The District nonetheless approved the resolution of necessity, which was memorialized in Resolution No. 2011-4-079. The resolution provides: "[The District] wishes to acquire certain real property rights described herein below for District use by the exercise of the power of eminent domain. [¶] . . . The acquisition of such rights is required to help to complete [Eastshore Park] and provide the opportunity to construct an important segment of the . . . Bay Trail. In addition, the acquisition will protect important natural resources and the visual integrity of the existing park. . . . [¶] . . . [¶] The said real property rights are to be acquired for purposes of preservation of open space, habitat and natural conditions, pursuant to the authority granted in California Constitution, Article I, Section 19; . . . Sections 5540, 5541, 5541.1 and 5542; Title 7, Part 3 of the Code of Civil Procedure; and other provisions of law[.] [¶] . . . The public interest and necessity require the real property rights sought to be acquired[.] [¶] . . . The project is planned and located in the manner which will be most compatible with the greatest public good and the least private injury[.] [¶] . . . The real property rights described herein are necessary for the project[.]"

The property described in the resolution includes: (1) an area, totaling approximately 2.88 acres, which was to be taken in fee title; and (2) "[a 4.88 acre] perpetual, non-exclusive easement . . . in order to construct, operate, and maintain a recreational trail . . . to be used by the general public for hiking, bicycling and equestrian use and other related uses." The District authorized its special counsel to prosecute the proceedings necessary and to acquire, in the District's name, the subject property by condemnation in accordance with the provisions of eminent domain law. The Board also directed staff to file a notice of exemption.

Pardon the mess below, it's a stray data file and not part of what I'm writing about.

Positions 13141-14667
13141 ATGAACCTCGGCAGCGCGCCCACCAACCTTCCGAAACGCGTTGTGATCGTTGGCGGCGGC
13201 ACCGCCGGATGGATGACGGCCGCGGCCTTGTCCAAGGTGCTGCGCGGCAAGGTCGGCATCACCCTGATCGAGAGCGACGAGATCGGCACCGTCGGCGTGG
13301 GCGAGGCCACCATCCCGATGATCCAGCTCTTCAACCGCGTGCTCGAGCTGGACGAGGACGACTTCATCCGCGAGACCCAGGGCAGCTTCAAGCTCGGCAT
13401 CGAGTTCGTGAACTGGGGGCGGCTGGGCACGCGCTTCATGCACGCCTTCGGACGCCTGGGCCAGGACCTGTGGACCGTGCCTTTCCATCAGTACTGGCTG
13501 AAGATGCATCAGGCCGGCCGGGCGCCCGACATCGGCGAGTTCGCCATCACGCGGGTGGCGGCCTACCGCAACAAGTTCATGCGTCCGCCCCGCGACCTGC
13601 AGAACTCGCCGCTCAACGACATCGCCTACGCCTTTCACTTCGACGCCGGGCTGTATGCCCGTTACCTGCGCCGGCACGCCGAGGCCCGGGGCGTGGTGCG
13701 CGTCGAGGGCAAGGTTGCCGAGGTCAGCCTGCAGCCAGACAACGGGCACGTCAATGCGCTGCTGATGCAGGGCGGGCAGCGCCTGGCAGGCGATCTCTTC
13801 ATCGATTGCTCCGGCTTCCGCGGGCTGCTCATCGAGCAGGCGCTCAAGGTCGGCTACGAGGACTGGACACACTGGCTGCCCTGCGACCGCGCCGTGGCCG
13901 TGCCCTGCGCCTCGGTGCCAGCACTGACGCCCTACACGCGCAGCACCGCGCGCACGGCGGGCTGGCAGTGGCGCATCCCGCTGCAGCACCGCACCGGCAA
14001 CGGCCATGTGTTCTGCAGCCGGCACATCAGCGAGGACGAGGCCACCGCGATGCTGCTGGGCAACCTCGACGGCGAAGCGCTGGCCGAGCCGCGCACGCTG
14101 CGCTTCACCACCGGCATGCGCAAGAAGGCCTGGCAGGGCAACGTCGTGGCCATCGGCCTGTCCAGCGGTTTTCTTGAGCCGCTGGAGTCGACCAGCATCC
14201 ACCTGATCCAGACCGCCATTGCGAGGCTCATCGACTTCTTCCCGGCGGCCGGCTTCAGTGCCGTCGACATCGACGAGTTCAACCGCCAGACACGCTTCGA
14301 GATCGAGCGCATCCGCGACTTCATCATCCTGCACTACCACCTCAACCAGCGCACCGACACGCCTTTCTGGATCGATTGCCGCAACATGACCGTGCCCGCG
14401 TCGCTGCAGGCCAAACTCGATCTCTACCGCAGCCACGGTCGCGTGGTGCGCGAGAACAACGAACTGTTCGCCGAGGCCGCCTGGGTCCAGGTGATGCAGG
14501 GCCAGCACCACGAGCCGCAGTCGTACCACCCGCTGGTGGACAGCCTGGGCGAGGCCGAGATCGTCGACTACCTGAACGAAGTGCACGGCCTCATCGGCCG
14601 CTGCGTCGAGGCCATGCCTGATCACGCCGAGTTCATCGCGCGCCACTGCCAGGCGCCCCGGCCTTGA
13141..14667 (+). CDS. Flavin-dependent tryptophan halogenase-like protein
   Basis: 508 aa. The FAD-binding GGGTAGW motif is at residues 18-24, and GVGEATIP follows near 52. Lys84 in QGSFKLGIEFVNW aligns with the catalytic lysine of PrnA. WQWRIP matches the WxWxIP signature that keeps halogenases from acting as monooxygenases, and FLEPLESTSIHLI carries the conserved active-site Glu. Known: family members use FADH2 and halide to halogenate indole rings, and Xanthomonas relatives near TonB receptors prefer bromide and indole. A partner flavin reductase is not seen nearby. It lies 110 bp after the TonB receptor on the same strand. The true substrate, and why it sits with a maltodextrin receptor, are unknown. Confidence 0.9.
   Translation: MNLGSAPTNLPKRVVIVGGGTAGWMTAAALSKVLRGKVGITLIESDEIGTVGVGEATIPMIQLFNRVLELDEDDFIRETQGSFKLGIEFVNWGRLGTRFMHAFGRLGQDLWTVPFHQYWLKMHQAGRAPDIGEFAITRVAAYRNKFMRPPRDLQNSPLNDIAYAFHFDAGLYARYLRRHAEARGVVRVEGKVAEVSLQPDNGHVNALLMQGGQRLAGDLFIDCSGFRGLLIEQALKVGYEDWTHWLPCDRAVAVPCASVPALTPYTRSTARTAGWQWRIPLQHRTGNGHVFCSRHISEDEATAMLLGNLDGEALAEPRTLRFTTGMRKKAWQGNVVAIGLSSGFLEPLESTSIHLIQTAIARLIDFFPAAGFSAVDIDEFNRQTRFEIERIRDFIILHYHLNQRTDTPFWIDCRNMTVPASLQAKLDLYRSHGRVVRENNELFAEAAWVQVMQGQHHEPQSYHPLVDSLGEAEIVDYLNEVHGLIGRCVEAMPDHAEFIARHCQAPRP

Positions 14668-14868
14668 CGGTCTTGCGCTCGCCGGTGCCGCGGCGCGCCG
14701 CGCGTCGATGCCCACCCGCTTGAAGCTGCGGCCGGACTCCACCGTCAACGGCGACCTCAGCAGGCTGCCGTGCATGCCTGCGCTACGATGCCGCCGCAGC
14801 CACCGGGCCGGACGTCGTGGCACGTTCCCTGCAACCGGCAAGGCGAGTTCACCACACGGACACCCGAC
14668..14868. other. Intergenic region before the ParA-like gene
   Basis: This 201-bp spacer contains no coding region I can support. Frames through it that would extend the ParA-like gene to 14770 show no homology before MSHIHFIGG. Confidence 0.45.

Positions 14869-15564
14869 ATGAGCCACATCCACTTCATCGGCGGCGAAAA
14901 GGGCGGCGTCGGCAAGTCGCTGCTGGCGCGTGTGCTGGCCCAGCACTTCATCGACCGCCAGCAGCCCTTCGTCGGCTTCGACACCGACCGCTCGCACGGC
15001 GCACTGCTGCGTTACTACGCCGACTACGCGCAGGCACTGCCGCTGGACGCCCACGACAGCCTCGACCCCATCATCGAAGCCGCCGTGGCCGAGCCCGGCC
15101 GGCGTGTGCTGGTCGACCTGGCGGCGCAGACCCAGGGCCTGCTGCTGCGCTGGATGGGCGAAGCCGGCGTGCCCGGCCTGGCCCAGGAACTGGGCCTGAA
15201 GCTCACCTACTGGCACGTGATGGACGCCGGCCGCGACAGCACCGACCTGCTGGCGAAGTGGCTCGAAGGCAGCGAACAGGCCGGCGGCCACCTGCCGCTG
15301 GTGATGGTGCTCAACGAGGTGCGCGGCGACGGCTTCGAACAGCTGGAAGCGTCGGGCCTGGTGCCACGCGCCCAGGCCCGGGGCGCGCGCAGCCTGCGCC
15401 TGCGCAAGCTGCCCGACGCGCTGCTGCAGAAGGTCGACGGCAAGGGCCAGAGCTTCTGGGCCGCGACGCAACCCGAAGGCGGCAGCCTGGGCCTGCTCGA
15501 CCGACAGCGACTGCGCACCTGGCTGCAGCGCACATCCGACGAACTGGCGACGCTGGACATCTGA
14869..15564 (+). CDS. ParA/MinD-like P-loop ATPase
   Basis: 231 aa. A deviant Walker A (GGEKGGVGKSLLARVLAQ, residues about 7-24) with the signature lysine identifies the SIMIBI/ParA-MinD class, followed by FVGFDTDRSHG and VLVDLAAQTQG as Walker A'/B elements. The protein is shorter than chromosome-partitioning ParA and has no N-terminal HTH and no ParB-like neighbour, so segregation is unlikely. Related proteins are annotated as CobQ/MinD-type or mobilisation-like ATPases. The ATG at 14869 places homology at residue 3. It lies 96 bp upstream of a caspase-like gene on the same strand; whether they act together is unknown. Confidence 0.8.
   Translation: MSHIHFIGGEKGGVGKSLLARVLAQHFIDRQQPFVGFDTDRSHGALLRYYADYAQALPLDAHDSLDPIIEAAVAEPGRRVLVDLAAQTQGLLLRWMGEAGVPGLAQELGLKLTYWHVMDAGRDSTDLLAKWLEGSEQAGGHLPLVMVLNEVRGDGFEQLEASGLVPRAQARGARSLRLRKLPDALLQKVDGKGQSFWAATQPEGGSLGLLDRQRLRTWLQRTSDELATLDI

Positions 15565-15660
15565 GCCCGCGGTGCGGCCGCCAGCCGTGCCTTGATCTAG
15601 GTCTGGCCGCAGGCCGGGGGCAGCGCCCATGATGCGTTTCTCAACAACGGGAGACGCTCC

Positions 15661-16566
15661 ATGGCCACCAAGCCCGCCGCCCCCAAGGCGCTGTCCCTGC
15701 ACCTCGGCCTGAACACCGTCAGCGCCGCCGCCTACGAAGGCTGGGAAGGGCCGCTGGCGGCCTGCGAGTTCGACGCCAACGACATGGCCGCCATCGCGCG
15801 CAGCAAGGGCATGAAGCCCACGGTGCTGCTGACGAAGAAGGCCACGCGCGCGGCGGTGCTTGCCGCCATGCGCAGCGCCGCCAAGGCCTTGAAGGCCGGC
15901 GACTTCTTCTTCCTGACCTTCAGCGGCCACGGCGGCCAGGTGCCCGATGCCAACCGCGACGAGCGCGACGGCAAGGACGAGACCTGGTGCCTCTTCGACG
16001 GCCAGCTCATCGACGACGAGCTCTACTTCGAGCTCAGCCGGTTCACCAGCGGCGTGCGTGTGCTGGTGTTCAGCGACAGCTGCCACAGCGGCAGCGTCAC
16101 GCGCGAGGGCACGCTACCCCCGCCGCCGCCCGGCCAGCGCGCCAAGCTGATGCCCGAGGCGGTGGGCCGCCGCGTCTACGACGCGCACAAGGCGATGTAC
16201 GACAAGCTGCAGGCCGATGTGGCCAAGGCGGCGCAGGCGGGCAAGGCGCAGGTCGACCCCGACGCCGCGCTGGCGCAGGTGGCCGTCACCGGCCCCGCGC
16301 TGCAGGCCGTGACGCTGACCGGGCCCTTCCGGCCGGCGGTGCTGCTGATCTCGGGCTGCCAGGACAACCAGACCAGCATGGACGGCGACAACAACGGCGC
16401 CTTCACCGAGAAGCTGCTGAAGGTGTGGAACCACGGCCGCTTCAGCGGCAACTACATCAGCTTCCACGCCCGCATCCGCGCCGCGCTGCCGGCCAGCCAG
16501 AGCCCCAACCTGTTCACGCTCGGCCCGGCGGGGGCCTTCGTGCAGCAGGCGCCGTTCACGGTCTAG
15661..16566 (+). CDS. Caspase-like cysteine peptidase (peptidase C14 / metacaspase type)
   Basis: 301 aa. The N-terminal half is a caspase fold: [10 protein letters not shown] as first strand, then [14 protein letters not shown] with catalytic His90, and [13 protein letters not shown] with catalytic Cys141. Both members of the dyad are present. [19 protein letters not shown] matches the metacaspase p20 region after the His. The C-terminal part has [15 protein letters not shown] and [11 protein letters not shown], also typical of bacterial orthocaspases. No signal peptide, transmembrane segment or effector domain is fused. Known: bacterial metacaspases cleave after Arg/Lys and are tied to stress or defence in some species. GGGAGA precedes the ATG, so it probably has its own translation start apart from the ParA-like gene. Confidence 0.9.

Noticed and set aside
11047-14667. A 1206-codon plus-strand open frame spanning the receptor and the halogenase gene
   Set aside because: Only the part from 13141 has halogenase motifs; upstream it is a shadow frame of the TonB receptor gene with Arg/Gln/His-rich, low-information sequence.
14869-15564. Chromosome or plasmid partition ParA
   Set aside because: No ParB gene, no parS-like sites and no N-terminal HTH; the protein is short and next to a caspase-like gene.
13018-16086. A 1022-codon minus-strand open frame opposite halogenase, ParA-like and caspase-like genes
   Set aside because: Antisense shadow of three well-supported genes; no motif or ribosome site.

Two days later, the District posted a notice of exemption under CEQA stating that the District "has approved this project and found it to be exempt from [CEQA]," citing, inter alia, section 15325 of the Guidelines. Specifically, the notice of exemption provided: "The subject parcels are being acquired for the purpose of open space protection and future public access. The parcels total approximately 7.76 acres. [¶] . . . [¶] Reasons why project is exempt from CEQA: This project consists of the acquisition of land in order to protect open space and to secure future public access to [Eastshore Park] and the . . . Bay Trail. Any development of this property and land use changes would be subject to future CEQA review."

On May 12, 2011, Golden Gate filed a petition for writ of mandate and complaint for injunctive relief, asserting that the District had violated CEQA and the eminent domain law. The CEQA count alleges that the District erroneously issued a notice of exemption, and because no exemption applies, the District was required to conduct CEQA review. In its eminent domain count, Golden Gate alleges that the District's resolution of necessity contained three statutory findings (that the public interest and necessity require acquisition of the real property, the project is planned/located in a manner most compatible with the greatest public good and the least private injury, and the real property rights are necessary for the project), all of which were unsupported by the evidence, thereby demonstrating the District's gross abuse of discretion. Golden Gate also alleges that the eminent domain law was violated because the District had irrevocably committed to the project before the hearing, and thereby abused its discretion. Golden Gate asked the superior court to vacate the District's adoption of the resolution of necessity.

In response, the District contended that the notice of exemption only applied to the acquisition of the property, not the construction of the Bay Trail, because the District had not committed itself to a definite course of action to build the Bay Trail.*fn7 The District also contended that there was no basis to halt the District's acquisition of the property, pursuant to section 15004 of the Guidelines. Finally, the District contended that substantial evidence supported its finding of public necessity.

Thereafter, the District filed an eminent domain action. A notice of related case was filed in the eminent domain action, and Golden Gate and the District stipulated that the mandate and eminent domain proceedings were related and that the mandate proceeding should be heard before the eminent domain proceeding. The trial court ordered the eminent domain action to trail the mandate proceeding.